Genovesa — Prince Philip’s Steps

Route map (click on map for a larger version)

map_4

Genovesa (click on map for a larger version)

GenovesaMap(from junglephotos.com—image not available from Google Earth)

(Note:  To skip the text, you can see photos, with brief descriptions, of the wildlife on Genovesa here; the first 12 photos are from the Prince Philip’s Steps area.  Click on any photo to see a larger version.)

Sunday, 9/13, morning

The overnight ride wasn’t nearly as choppy as it might have been.  Whew!  (Of course, it was still livelier than any night we’d had before.)  Genovesa (pronounced “hen-oh-VAY-suh”) is an inactive volcano; Darwin Bay was formed when its large crater collapsed below sea level. Genovesa is the only island of the 5 northernmost islands that is open to visitors.  Named after Genoa, 20090913_YCNHeronthe birthplace of Christopher Columbus, it is also called “Tower.” But since Carlos primarily used the Ecuadorean names of the islands, so did we.  We started the morning with a dry landing at Prince Philip’s Steps (named after the Duke of Edinburgh, who visited in the 1960s), a natural dock with a steep rock staircase leading to the flat top of the island.  We were greeted by a Yellow-crowned Night Heron as we climbed the steps.

The wonders began at the top of the rather steep and tall steps, where we found ourselves plunged immediately into the midst of nesting frigatebirds and boobies.  20090913_GreatFrigate3Frigatebirds nest in trees or tall bushes; the nests are a jumble of twigs providing a platform for the growing nestling (left photo).   The islands have 2 species of frigatebirds.  The ones we saw here were Great Frigatebirds (GRFR) rather than Magnificent Frigatebirds (MAFR), since MAFRs feed in shallow water and Genovesa is surrounded by deep water.  GRFRs, on the other hand, are deep-sea feeders, so Genovesa is their cup of tea.  The adult males of the 2 species can be difficult to differentiate; books talk about the MAFR as slightly bigger and having a purplish sheen on the back feathers while20090913pm_GreatFrigate1 the GRFR has a more greenish sheen.  (Yeah, well—good luck with that!  Unless you’re looking closely at 1 of each, side by side, that would be a tough call.)  But the adult females are relatively easy to separate.  Female GRFRs have solid white on their chests that stretches all the way up their throats; in female MAFRs, the white is more of a V shape cut into their otherwise dark chests, with black from their throats to their beaks.  (It sounds subtle, but it’s really not that challenging.  In the right photo, you can see the full white chest and throat of the female GRFR.)  If you’re up close and personal, as is so often the case in the Galápagos, you can also see that the GRFR females have red eye rings, while the MAFRs have blue eye rings. (The eye rings are visible in the right photo if you click on it to get the larger version; click on your browser’s “back” button to return to this page.)

20090913_GreatFrigate1And speaking of up close and personal—I don’t think it gets more so than this big GRFR nestling.  Nestling frigatebirds can be differentiated as well:  Both have white heads but GRFRs also have brown on their heads while MAFRs have all-white heads.  GRFR nestlings are dependent on their parents for as long as 18 months, because the feeding techniques of the deep waters are difficult to learn and perfect.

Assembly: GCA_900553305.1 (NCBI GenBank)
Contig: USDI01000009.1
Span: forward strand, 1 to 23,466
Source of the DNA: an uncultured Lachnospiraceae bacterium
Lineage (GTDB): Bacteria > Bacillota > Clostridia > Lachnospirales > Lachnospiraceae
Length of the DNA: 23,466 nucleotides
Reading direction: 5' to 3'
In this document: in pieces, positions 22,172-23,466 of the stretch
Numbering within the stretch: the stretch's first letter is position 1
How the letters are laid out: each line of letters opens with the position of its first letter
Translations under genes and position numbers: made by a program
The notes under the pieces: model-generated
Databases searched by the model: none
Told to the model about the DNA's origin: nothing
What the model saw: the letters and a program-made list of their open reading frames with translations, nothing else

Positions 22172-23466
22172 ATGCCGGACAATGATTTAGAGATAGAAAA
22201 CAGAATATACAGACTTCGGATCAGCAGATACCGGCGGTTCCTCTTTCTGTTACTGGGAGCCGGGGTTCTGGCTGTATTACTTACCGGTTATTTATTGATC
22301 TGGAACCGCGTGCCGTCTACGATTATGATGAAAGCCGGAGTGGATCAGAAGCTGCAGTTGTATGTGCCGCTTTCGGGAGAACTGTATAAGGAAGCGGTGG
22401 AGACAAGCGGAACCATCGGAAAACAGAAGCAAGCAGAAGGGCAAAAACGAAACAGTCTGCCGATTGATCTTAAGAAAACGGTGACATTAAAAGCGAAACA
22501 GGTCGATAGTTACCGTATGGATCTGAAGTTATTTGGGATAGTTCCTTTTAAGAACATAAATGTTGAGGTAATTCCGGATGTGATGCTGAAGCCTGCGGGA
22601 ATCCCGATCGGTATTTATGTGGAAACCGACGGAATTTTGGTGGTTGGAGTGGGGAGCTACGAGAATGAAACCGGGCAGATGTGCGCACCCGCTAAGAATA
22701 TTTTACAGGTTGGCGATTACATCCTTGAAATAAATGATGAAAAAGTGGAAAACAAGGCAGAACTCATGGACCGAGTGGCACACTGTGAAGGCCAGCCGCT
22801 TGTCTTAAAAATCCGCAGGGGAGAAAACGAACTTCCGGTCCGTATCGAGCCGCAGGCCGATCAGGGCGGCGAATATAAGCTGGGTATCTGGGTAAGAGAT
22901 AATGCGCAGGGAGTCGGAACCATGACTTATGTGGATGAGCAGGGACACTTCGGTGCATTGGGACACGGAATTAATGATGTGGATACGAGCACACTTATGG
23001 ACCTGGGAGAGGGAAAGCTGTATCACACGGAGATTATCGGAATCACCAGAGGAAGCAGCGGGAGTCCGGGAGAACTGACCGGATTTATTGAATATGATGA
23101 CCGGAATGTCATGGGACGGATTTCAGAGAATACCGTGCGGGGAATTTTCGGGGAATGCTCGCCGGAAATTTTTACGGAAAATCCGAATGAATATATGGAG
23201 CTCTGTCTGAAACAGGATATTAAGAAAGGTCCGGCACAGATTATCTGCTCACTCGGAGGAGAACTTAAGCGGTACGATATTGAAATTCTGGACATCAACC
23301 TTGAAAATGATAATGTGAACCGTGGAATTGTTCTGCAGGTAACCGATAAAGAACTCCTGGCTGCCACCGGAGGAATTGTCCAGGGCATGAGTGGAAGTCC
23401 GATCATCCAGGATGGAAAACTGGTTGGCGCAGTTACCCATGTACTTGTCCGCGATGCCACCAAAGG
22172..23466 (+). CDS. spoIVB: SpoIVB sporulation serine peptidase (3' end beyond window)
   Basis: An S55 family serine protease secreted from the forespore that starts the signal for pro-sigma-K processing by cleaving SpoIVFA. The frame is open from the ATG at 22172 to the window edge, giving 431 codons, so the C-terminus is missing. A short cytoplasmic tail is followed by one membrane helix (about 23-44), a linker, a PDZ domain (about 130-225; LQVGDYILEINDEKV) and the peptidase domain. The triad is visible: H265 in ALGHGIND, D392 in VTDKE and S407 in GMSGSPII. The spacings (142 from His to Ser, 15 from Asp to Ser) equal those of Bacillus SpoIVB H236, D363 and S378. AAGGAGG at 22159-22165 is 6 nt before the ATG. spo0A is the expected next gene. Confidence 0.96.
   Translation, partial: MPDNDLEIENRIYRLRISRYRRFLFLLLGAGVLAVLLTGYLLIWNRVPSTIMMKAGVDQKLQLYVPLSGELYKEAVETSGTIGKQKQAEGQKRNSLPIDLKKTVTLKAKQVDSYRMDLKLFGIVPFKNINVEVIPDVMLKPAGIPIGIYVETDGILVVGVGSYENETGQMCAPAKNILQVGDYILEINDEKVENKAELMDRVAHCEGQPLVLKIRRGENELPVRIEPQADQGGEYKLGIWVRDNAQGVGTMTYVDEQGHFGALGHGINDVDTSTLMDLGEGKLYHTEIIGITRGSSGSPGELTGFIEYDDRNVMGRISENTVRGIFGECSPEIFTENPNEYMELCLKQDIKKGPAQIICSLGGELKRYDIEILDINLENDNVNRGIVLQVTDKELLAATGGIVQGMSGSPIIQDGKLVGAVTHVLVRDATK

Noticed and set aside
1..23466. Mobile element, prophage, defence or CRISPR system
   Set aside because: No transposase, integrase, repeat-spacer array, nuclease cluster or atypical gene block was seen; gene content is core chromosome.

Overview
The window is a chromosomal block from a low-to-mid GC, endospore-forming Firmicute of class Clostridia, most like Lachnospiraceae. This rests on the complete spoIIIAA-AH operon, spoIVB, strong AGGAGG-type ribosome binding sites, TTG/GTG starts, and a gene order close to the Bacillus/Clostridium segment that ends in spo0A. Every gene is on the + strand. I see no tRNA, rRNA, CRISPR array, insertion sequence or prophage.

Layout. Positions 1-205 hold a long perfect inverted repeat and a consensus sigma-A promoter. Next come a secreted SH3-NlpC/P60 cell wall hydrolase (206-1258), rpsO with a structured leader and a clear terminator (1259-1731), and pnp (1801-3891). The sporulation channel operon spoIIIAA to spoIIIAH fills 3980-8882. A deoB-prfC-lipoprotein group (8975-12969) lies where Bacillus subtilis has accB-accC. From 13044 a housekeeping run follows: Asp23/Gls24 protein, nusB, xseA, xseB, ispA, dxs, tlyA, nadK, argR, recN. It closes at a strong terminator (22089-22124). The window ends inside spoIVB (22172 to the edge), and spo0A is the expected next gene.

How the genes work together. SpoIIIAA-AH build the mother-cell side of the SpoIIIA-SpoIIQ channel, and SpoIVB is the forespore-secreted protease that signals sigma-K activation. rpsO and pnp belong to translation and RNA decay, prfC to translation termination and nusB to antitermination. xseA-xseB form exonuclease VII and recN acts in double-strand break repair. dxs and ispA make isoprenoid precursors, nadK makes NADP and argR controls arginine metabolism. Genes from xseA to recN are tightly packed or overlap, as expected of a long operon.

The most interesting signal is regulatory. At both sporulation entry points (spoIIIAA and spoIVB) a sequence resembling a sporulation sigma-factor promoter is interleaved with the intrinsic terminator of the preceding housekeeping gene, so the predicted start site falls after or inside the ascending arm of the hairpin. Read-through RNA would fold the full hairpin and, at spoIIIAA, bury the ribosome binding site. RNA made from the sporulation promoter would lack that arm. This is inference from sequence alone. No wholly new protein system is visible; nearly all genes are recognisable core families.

Continued on p. 2; click below.

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3 Responses to Genovesa — Prince Philip’s Steps

  1. Claudine says:

    Sorry Tina but on the last post I meant to say it would be an Oct 2015 trip. Would we see many babies at that time?

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  2. Merry Wheaton says:

    Thanks for your wonderful writing, details, insights and suggestions! My husband and I are going to the Galapagos in late May and I feel a whole lot more able to make the necessary plans now that I’ve read your account. Way more helpful than tour books, I must say!

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  3. Jeanne Clarke says:

    We plan to go to the Galapagos (with Road Scholar) this Oct. I’ve very much enjoyed your blog (I read and re-read constantly!) and I’m wondering if you learned all of the above about the birds just by going on the trip or were you already well informed? Do you think it important to do some research / study about this beforehand or shall I just rely on the naturalist to fill me in? I’m very interested in learning about the wildlife, but have very limited knowledge now.

    Tina writes:

    I am a birder, and I bought a wildlife guide for the Galápagos, which I looked over some before our trip. But it really wasn’t necessary. I’d say 75% of the info on the pages here came from our marvelous naturalist guide. I looked up the rest when I started writing up the various pages. The walks are really leisurely and the naturalist guide spends nearly every minute talking about the wildlife, the vegetation, the geology—everything. I found myself taking lots of notes at the end of the day, trying to remember all of the info he shared (since I knew I was going to write the blog). I always slipped my field guide into my pocket when we had a landing. But I almost never referred to it while we were out and about. All of the creatures are so close and so easy to observe. Anything that isn’t really obvious, the naturalist guide will identify for you and tell you all about it. It’s a truly amazing experience.

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